the kindness of almost strangers

In the lead up to this trip, I’ve been working two jobs. My day job as per usual (with varying levels of enthusiasm and productivity), and nights and weekends at a restaurant.

This is the third stint I’ve worked at the Bouzy Rouge. It’s easily the best hospitality job I’ve had. Friendly people, great culture and – especially helpful in this case – great tips.

In a previous stint, I regularly served a group of ladies as part of a networking night. I came to know these ladies by name and often joined in on the discussion.

On returning to the job to save for this trip (two years later), I had the pleasure of serving them again. I told them all about my plans and those who’d been to the places I was going were full of well wishes and advice.

One of these ladies then requested me for a private function she was having at the restaurant. When I arrived on the night, she was there with her Italian husband and his whole family. They all knew I was starting in Italy. The Grandfather, Francesco immediately started teaching me how to order my coffee in Italian. The uncle told me about some of the better bars in the area I was staying in Rome.

Then the lady who was having the function (her name is Catherine) and her husband – a man I have never met – pulled me aside before the function had even started and said, ‘We just wanted to give you a little something to get you started. We’re so excited for you,” and handed me 50 euros.

I could not believe that someone thought of me enough to request me for their function, let alone hand over such a generous gift. People are just awesome.

The shift itself was a breeze – lovely people who were happy to be there and be with each other. They joked, they ate, they cried during speeches, and they said thank you a thousand times. I came away grinning from ear to ear and positively busting to get on the plane. If this is what Italians are like, I’m in.


may day is coming

“Travel far enough, you meet yourself.”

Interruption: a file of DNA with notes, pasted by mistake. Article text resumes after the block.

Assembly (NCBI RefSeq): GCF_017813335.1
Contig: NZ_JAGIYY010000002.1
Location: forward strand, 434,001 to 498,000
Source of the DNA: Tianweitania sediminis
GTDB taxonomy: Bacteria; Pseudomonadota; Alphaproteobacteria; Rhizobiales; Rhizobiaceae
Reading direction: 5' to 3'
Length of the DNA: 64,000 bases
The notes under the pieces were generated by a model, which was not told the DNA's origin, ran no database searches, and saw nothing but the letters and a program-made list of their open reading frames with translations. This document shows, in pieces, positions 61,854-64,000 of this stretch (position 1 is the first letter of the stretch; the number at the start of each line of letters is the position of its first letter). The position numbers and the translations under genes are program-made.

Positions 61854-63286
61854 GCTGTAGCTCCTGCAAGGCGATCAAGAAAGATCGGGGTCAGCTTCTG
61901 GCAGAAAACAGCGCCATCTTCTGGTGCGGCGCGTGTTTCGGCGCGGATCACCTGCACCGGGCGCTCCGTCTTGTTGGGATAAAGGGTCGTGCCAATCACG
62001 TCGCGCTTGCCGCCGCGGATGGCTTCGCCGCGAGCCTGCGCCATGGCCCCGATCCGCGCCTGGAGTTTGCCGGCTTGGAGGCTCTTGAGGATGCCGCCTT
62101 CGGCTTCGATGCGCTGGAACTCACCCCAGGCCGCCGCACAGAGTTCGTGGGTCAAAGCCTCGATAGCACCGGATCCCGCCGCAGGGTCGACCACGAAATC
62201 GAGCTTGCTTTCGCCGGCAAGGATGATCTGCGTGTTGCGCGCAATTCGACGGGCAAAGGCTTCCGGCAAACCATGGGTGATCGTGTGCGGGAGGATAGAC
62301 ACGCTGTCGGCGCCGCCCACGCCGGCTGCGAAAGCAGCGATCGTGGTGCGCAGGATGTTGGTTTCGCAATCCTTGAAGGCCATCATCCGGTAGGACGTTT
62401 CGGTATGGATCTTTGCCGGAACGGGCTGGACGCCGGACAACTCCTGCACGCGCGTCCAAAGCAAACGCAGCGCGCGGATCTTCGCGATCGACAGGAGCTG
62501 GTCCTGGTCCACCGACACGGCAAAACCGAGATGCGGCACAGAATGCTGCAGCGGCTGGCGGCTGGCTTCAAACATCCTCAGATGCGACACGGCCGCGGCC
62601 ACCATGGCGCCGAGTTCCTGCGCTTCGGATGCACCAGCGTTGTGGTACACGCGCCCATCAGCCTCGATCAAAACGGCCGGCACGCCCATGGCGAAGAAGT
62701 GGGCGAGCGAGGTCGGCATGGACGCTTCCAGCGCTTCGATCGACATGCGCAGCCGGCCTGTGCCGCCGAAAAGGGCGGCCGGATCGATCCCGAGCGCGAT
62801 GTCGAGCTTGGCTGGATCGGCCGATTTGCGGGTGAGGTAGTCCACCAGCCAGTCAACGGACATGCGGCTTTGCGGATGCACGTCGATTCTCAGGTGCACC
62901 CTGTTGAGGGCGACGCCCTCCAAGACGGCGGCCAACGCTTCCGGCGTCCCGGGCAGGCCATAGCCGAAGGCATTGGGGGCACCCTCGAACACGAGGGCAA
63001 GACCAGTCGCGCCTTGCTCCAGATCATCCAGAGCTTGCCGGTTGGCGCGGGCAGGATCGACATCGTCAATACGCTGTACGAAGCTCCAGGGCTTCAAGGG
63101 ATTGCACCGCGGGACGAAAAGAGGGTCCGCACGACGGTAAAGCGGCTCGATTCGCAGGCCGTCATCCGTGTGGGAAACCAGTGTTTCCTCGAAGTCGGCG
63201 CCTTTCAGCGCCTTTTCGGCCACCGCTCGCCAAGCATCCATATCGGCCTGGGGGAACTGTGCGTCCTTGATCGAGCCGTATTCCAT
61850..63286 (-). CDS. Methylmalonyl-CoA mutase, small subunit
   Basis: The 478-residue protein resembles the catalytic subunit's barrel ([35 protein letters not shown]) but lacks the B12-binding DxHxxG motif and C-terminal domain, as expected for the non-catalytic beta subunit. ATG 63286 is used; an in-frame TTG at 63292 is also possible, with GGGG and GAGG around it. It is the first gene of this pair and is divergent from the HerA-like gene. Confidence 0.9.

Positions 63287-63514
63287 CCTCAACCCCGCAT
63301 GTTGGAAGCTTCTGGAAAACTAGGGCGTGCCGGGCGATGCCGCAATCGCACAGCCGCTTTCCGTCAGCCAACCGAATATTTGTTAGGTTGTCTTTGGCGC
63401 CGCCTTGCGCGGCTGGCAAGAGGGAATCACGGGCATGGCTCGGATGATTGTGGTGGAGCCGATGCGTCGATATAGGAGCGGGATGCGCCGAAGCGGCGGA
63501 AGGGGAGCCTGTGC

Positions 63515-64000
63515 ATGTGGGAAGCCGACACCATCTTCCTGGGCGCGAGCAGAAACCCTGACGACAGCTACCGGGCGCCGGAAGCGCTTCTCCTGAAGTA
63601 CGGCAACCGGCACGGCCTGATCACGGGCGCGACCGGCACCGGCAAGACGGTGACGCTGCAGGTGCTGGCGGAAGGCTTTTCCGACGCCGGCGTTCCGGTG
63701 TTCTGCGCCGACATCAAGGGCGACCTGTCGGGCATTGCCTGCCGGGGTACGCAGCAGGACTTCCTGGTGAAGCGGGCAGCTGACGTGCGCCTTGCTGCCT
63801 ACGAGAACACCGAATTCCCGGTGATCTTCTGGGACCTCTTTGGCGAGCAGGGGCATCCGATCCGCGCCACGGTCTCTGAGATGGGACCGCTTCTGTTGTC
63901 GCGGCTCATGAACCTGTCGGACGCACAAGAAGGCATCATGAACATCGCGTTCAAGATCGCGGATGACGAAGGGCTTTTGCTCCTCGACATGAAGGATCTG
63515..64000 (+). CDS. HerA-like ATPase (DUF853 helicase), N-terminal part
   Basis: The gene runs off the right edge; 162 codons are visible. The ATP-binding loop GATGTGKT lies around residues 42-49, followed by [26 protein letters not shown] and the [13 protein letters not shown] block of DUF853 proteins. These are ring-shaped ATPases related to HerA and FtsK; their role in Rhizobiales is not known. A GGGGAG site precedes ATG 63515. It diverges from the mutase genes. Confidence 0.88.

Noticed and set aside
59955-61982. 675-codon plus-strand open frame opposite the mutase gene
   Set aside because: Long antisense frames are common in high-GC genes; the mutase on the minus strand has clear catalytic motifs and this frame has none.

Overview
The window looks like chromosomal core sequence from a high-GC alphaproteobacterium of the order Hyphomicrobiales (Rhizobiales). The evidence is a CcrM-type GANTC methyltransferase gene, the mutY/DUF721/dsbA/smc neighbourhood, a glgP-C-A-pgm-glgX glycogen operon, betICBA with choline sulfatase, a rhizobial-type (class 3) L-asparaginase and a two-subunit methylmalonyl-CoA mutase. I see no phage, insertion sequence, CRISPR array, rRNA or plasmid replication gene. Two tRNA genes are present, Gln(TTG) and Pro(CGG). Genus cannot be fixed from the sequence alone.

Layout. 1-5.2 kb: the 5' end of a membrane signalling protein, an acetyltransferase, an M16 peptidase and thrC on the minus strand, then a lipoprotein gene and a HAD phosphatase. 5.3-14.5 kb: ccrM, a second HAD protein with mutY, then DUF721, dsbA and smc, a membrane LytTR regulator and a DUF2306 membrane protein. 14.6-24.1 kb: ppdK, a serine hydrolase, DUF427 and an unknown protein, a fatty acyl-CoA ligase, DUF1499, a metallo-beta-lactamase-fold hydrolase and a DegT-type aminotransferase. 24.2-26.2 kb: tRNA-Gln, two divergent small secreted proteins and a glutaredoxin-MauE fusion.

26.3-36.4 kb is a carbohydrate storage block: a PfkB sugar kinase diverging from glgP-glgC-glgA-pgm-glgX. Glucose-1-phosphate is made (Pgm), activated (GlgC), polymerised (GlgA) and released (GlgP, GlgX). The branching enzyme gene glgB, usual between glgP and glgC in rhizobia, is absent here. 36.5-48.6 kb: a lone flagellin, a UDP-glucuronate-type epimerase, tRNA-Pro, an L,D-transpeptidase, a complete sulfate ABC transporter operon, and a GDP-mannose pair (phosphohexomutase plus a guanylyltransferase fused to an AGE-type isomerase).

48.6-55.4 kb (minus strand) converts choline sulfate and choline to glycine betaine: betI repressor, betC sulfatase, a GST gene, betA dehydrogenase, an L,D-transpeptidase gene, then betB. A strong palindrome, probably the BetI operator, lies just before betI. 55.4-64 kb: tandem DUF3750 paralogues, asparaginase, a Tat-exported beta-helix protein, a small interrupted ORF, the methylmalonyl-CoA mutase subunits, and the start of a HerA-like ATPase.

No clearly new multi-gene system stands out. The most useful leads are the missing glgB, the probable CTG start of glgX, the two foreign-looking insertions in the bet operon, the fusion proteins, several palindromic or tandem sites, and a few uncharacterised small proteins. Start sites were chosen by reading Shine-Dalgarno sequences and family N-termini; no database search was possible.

David Mitchell

I decided a little while ago that it was time to pack up and go away for a while. It’s something I had always planned to do, but the last seven years has shot past in a blur of not enough money, not an impressive enough resume and feeling like I would be putting too many people out or letting them down by choosing that particular time to leave.

I also briefly put the plan aside in favour of buying property about 18 months ago. For a myriad of reasons the value of my savings has barely moved in that time. I’ve gone to Thailand for a wedding, had to move, there are a dozen things I have allowed to happen to ensure I’m not getting anywhere.

In the time since I’ve made my decision I’ve come ahead in leaps and bounds (not massive bounds, it’s only been a month).

The indefinite travel thing has always bubbled away at the back of my mind as something that is probably financially irresponsible to do, as something I ‘should do with a partner’, as something ‘I should have done in my early 20’s.’

Bugger it. I’m going to do it anyway.

Though it was only a few weeks ago, I’ve already forgotten the moment I moved from should to will. I talk a lot about doing things in the unspecified future (see: buying a house), so there was a considerable shift four or five weeks ago.

I’d had it. I was time for a plan. Something to work towards. Something to make me feel nervous.

taj mahal

Image credit: My own. Agra, India. 2009.

It’s time to add to the ‘coolest things I have ever seen’ list … Image credit: My own. China. 2009.

What has been stopping me?

The major factor in deciding to go was actually putting my finger on why I hadn’t already left.

The vague answer was ‘money’. But it’s amazing how you can breakdown road blocks that exist in your own head once you get a little real with them.

Last time I did a decent stint overseas (more than three weeks) was 2009. Almost a month in China and then three in India. The trip to China was booked as a holiday with a friend. India was booked after being made redundant and writing off my car.

While traveling around India I met amazing people and was intoxicated with the idea of visiting them all in their home countries (Canada, England, Germany, France). I had the travel bug bad (as you do) and was never going home. I did go home. I got a job, a lease and a car (as you do again) and saving enough for another decent length adventure quickly slipped down the priority list.

I’ve had two full time jobs since then, the second of which finally feels like a proper listing on my CV. I’m no longer petrified about getting a decent job when I get home. I’m employable, I have contacts, I’ve learned where my strengths lie. Vastly different to leaving for India at 25 in the middle of the GFC after being made redundant.

Money, CV and buying a house are the three major sticking points. I’m saving like a mad woman. My resume and contacts are in order. I’ve had to have a good hard look at myself and admit that I’m just not prepared to go into $300k debt by myself. I just don’t think I could enjoy life with that hanging over my head, for what would be a pretty shitty apartment.

Once I said ‘I don’t want to buy a house’ out loud I was straight on the UK Government website looking up working Visa requirements. I’m eligible. I’m going.

In order to make damn sure I follow through I’ve done two things; I’ve started telling people (and apparently publishing it on the internet) and I’ve set a date.

May 1, 2015. I’m outta here


abroader life